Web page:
Yes Claire I did say there hasnt been a single case of groundwater contamination from fracturing fluid migrating upwards thrugh thousands of ft of rock. You might be reffering to surface spills or some othe type of contamination but if the issue is fracing then that is a fact about fracing. No my words are not deceiving. Obviously I cant have a grown up discussion about issues or concerns without being called names or a liar. I have not lied or attempted to deceive anyone on here. I will bow out with one last thing, and you all will probably say something like I took this out of context or paid for it to be said but I can assure you I found these myself with doing just a little bit of nuetral research. I am a good person with concerns too and I dont worship oil and gas, but doing nuetral research really allowed me to get abetter picture of things. That is also why i visited this site, I didnt come here to bad mouth or be one sided I just wanted to learn and share what I know. But I will leave you with this quote from the U.S. Department of Energy and Ground Water Protection Council (2009): “Hydraulic fracturing has been a key technology in making shale gas an affordable addition to the nations energy supply, and the technology has proven to be a safe and effective stimulation technique.” This quote is from President Obama’s top energy and climate advisor Heather Zichal (2012): “We know that natural gas can be safely developed, and to the credit of the industry there are many companies that are leaning into ths challenge and promoting best practices for safer and more efficient production. Thats not always widely noticed or appreciated, but its a fact.” And these groups/people have extensive knowledge, more than you and I, but they must be wrong or paid or mistaken.. yeah thats probably it. Thank you to the commentors that were civil, I enjoy the discussions.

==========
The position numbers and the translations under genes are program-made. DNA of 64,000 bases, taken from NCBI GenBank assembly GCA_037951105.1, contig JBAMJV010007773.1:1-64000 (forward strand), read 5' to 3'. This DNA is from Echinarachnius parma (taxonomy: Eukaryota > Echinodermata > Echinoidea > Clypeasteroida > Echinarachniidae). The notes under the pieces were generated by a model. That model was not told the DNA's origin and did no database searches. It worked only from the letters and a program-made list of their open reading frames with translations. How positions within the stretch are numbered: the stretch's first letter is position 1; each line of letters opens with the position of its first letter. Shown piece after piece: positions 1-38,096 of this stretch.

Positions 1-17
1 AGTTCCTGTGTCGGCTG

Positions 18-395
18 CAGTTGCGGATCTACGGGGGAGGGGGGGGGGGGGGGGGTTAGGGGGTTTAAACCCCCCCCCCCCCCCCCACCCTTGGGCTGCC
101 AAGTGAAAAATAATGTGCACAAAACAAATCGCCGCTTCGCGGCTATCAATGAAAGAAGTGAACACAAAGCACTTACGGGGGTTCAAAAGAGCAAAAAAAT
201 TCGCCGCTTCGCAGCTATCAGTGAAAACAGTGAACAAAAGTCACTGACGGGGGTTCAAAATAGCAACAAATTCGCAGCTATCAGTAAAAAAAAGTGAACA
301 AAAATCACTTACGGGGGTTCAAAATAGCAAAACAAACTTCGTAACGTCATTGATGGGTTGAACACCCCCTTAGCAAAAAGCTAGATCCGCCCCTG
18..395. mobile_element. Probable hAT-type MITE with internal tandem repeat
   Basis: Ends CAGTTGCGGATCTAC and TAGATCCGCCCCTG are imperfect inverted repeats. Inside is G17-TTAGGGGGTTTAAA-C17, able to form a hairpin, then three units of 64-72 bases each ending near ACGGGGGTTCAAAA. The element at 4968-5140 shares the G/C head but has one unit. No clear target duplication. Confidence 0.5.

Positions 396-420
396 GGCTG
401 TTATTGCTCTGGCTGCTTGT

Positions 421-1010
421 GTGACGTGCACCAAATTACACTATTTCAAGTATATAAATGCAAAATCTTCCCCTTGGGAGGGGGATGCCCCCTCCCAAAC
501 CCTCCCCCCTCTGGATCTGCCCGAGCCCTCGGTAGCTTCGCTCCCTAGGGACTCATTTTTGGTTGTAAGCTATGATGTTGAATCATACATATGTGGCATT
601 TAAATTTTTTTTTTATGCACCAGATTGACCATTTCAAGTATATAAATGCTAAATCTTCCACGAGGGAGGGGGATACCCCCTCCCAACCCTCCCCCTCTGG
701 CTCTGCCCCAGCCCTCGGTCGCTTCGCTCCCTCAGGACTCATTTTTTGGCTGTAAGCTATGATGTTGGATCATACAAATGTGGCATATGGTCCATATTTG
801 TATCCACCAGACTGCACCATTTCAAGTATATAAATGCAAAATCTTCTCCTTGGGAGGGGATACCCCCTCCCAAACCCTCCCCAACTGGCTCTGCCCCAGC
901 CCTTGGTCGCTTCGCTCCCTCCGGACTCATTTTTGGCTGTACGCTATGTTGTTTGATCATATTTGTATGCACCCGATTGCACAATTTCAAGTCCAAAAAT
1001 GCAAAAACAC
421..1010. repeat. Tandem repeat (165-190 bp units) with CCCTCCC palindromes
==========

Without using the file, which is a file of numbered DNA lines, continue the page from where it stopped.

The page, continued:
Alberta Neighbor September 17, 2013 at 11:27 am

TD,

“I did say there hasnt been a single case of groundwater contamination from fracturing fluid migrating upwards thrugh thousands of ft of rock. … I have not lied or attempted to deceive anyone on here.”

It appears your whole purpose is to lie and deceive, and then you follow it up with more lying about not lying and deceiving.

Ridiculous.

New York Times: “This is a 1987 report to Congress by the Environmental Protection Agency that deals with waste from the exploration, development and production of oil, natural gas and geothermal energy. It states that hydraulic fracturing, also called fracking, can cause groundwater contamination.

It cites as an example a case in which hydraulic fracturing fluids contaminated a water well in West Virginia.

The report also describes the difficulties that sealed court settlements created for investigators.”

EPA: “During the fracturing process, fractures can be produced, allowing migration of native brine, fracturing fluid, and hydrocarbons from the oil or gas well to a nearby water well.

When this happens, the water well can be permanently damaged and a new well must be drilled or an alternative source of drinking water found.

In 1982, Kaiser Gas Co. drilled a gas well on the property of Mr. James Parsons. The well was fractured using a typical fracturing fluid or gel.

The residual fracturing fluid migrated into Mr. Parson’s water well (which was drilled to a depth of 416 feet).

according to an analysis by the West Virginia Environmental Health Services Lab of well water samples taken from the property. Dark and light gelatinous material (fracturing fluid) was found, along with white fibers. (The gas well is located less than 1,000 feet from the water well.)

… When fracturing the Kaiser gas well on Mr. James Parson’s property, fractures were created allowing migration of fracture fluid from the gas well to Mr. Parson’s water well. This fracture fluid, along with natural gas was present in Mr. Parson’s water rendering it unusable.”

http://www.nytimes.com/interactive/us/drilling-down-documents-7.html#document/p1/a27935

p.s.

“… in 1982, Kaiser perforated the gas well pipe’s casing, a step which allows natural gas from the target formation to travel into the well bore and allows fracking fluid to travel out into the surrounding rock to create fractures.